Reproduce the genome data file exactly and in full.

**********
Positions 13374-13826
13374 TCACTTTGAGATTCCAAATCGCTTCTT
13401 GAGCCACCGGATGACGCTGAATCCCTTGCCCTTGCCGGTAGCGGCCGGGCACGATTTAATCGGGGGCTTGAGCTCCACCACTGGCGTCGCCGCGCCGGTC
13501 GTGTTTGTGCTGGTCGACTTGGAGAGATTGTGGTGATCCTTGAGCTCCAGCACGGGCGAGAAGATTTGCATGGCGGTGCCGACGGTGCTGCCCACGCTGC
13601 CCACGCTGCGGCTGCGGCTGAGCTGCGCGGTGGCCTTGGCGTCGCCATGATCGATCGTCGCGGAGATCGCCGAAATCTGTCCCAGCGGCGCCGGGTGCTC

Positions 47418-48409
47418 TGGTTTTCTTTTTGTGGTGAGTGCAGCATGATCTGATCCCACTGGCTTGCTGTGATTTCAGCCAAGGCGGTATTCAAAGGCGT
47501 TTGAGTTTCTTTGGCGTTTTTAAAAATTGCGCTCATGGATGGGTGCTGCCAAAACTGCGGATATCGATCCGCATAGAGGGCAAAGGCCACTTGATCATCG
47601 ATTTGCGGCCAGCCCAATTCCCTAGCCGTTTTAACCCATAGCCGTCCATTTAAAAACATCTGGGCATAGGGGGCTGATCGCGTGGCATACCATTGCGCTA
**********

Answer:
Positions 13374-13826
13374 TCACTTTGAGATTCCAAATCGCTTCTT
13401 GAGCCACCGGATGACGCTGAATCCCTTGCCCTTGCCGGTAGCGGCCGGGCACGATTTAATCGGGGGCTTGAGCTCCACCACTGGCGTCGCCGCGCCGGTC
13501 GTGTTTGTGCTGGTCGACTTGGAGAGATTGTGGTGATCCTTGAGCTCCAGCACGGGCGAGAAGATTTGCATGGCGGTGCCGACGGTGCTGCCCACGCTGC
13601 CCACGCTGCGGCTGCGGCTGAGCTGCGCGGTGGCCTTGGCGTCGCCATGATCGATCGTCGCGGAGATCGCCGAAATCTGTCCCAGCGGCGCCGGGTGCTC

Positions 47418-48409
47418 TGGTTTTCTTTTTGTGGTGAGTGCAGCATGATCTGATCCCACTGGCTTGCTGTGATTTCAGCCAAGGCGGTATTCAAAGGCGT
47501 TTGAGTTTCTTTGGCGTTTTTAAAAATTGCGCTCATGGATGGGTGCTGCCAAAACTGCGGATATCGATCCGCATAGAGGGCAAAGGCCACTTGATCATCG
47601 ATTTGCGGCCAGCCCAATTCCCTAGCCGTTTTAACCCATAGCCGTCCATTTAAAAACATCTGGGCATAGGGGGCTGATCGCGTGGCATACCATTGCGCTA